Aga Khan University Institute for the Study of Muslim Civilisations presents
Medieval Kashan: Crossroads of Commerce and Culture
Mon 6 November 2017
Room 2.3, Aga Khan University Institute for the Study of Muslim Civilisations 210 Euston Road London NW1 2DA United Kingdom OR Online via GoToWebinar.
This talk first attempts to explain why the Iranian city of Kashan is where it is and how it grew. The town’s extensive use of irrigation allowed an adequate and perhaps abundant agriculture in the surrounding region. The important presence of early Arab immigrants to Kashan is linked to Kashan’s developing and continued role as a centre of Shiʿism. A strong educational tradition produced many talented Kashani officials in the Seljuq and later administrations, who sent some of their wealth back to Kashan.
It was also in the Seljuq period that the luxury ceramics of Kashan gained international reputation. Moreover, a long-standing artisanal tradition made Kashan an exporter of brass and, above all, textiles for centuries. Wealthy Kashanis (who probably included a fair number of sayyids) invested heavily in charitable endowments, which served the poor and furthered learning in general. In the Timurid period, the investments in mathematical education produced several outstanding mathematicians and astronomers. Tax yields of the Medieval Period indicate the progressive prosperity of Kashan. As a comparatively small city, Kashan was spared some of the destruction that plagued larger Iranian cities during the Medieval Period.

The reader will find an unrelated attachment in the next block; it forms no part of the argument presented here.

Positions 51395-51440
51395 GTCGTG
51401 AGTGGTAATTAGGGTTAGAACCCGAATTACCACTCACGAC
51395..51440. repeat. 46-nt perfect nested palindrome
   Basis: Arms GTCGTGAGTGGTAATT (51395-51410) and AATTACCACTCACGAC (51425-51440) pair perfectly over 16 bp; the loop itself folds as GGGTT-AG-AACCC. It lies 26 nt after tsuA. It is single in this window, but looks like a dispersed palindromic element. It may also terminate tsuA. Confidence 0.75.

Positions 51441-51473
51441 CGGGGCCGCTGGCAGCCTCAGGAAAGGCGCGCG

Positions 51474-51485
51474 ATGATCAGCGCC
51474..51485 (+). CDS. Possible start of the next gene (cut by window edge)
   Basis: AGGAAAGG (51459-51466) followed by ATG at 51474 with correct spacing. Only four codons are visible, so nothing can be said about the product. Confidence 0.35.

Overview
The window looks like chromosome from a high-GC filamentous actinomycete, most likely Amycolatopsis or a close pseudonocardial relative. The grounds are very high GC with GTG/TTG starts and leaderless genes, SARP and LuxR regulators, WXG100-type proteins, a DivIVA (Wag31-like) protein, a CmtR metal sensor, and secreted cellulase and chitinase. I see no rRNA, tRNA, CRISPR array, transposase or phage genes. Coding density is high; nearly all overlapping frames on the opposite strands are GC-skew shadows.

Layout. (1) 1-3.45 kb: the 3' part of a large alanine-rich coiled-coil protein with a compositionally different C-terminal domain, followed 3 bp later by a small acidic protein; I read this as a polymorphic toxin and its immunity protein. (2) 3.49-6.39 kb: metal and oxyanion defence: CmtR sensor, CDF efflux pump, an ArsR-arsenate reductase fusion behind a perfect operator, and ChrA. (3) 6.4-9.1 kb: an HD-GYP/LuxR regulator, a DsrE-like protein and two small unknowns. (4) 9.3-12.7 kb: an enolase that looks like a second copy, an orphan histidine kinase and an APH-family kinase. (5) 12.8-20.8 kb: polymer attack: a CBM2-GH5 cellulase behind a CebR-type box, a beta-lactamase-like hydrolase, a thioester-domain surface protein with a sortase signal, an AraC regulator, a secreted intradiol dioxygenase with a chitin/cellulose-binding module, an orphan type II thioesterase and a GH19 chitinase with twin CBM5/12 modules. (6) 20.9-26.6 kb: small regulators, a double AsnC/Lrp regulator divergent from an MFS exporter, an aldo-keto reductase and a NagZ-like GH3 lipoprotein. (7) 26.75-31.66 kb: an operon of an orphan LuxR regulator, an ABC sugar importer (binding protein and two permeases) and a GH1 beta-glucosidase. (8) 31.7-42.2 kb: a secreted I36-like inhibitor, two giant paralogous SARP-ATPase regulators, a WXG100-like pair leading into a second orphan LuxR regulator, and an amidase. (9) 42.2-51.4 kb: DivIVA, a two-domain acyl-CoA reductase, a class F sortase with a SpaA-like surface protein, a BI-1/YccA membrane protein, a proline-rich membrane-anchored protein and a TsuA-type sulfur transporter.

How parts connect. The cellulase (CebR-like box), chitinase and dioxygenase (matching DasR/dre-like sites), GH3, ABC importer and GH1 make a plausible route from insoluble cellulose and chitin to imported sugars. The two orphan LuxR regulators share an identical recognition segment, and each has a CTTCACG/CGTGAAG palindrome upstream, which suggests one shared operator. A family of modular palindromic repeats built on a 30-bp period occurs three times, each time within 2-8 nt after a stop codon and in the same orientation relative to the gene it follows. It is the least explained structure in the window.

Professor Roy P. Mottahedeh is a Gurney Research Professor of History in the Department of History at Harvard University. From 1987 to 1990, he was the Director of the Centre for Middle Eastern Studies at Harvard University and founded the Harvard Middle East and Islamic Review. He was elected a member of the Academy of Arts and Sciences and the Council on Foreign Relations and has served as a series editor for several academic publishers. In 2006, Professor Mottahedeh received an honorary degree from the University of Lund, Sweden. He also served as Director of the Prince Alwaleed Bin Talal Islamic Studies Program at Harvard. Professor Mottahedeh is the author of various articles that demonstrate his wide range of interests from the Abbasid period in the 8th century to Islamic revival movements of the present day.